Cold slows corn emergence, wet fields slow planting
Wet fields have slowed planting statewide and cold weather is putting the brakes on corn emergence, county Extension agents with the University of Arkansas System Division of Agriculture said.
The season’s first crop progress report, issued April 1, showed Arkansas growers had 22 percent of the state’s corn crop planted, compared with 56 percent during last year’s early warmup, and the 32 percent five-year average. Three percent of the crop has emerged. Most of what’s been planted is south of I-40.
In Lincoln County, some of the corn has been in the ground for two weeks and “nothing has emerged yet,” said Chad Norton, county staff chair for the University of Arkansas System Division of Agriculture. Growers will be watching their rows closely for signs the cold seed is still viable.
“We dug some up this week and it’s still alive, I believe that it will eventually emerge but will have used up a great deal of energy in doing so,” he said. “Corn is pretty tough as far as being able to take a lot of seedling stress, however, there is a limit and any further stress, rain or cold temps, could cause some stand failures.”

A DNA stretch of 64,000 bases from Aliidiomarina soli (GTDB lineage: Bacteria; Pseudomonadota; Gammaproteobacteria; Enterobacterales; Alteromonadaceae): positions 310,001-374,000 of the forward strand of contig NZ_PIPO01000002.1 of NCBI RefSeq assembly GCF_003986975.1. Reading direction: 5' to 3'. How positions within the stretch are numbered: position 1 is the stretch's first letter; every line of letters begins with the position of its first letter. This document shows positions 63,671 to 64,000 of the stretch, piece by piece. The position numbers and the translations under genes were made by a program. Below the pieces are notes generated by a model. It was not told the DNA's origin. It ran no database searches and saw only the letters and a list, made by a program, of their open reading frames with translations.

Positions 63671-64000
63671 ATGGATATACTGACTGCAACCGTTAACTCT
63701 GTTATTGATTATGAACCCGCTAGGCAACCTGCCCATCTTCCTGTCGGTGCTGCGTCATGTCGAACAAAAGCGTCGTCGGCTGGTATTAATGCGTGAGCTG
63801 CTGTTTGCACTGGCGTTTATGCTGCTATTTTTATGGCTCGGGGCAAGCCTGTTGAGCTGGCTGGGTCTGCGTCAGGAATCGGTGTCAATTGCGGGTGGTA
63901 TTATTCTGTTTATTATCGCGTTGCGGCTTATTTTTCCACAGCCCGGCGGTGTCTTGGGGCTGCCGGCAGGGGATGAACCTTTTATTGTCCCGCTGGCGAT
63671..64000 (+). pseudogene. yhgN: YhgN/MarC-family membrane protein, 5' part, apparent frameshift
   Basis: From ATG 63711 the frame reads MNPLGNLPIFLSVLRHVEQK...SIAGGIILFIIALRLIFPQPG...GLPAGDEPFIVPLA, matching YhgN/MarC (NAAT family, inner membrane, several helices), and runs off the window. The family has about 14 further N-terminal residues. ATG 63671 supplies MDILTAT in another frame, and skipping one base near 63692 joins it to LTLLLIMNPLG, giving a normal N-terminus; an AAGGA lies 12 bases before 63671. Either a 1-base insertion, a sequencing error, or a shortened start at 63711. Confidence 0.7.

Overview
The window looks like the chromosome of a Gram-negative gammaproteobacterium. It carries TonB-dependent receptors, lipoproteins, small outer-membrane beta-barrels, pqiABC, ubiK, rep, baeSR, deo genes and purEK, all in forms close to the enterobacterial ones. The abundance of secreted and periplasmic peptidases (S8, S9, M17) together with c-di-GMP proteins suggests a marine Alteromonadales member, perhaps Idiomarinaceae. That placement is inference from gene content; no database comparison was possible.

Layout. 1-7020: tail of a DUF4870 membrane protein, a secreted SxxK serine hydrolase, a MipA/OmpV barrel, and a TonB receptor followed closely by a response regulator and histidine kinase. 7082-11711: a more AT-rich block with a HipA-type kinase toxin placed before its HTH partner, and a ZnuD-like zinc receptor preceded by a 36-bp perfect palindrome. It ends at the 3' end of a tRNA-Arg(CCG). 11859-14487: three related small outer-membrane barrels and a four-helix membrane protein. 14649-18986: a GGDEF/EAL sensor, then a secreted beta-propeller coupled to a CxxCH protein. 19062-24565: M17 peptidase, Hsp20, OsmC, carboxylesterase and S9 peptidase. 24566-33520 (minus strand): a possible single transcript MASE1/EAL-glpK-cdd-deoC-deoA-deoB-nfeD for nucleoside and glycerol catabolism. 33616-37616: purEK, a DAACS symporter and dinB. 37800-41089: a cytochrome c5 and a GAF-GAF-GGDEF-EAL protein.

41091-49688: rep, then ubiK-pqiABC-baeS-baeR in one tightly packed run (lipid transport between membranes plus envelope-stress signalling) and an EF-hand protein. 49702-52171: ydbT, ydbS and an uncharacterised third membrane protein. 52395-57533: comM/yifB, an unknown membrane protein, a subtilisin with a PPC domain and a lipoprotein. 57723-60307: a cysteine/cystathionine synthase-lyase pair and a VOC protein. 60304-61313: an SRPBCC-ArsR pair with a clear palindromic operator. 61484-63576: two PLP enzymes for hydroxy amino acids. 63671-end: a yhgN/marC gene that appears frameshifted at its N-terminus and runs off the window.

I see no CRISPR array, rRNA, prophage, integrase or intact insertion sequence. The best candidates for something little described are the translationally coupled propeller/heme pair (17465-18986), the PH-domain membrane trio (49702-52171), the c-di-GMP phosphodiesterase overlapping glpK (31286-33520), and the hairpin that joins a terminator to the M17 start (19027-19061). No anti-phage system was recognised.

Norton said that once the weather turns drier and warmer, producers will evaluate the crop.
“We still have time to get the crop planted in a timely window, no one is panicking yet,” he said.
How does a farmer decide on whether to replant or stay the course?
“It depends,” Stan Baker, Lee County Extension staff chair for the University of Arkansas System Division of Agriculture, said. Farmers trying to decide “whether to replant a stand that is a little thin or live with it, is a question of timing. Many farmers cover large acres and they have to prepare and plant a lot of acres in a short period of time.”
As farmers get deeper into the planting season, the time pressure increases.
“What was so nice about last year is they were able to get so much done in March,” Baker said. “This year they are faced with trying to plant not only corn in April but also rice, grain sorghum, cotton, and even soybeans.”
For farmers, the decision-making path looks something like this:
Has the seed emerged? If not, is it still healthy underground?
Once all the healthy seeds germinate and emerge, are there enough to make an adequate stand?
How much is enough to make an adequate stand?
Is the crop booked?
If replanting is needed, is there seed available?
“Every situation is different, and sometimes there is no clear answer,” Baker said. “That’s farming. Not boring, for sure.”
Winter wheat was 59 percent in good or excellent condition, with 32 percent fair and 9 percent poor or very poor.
No other crops were included in the report for the week ending March 31.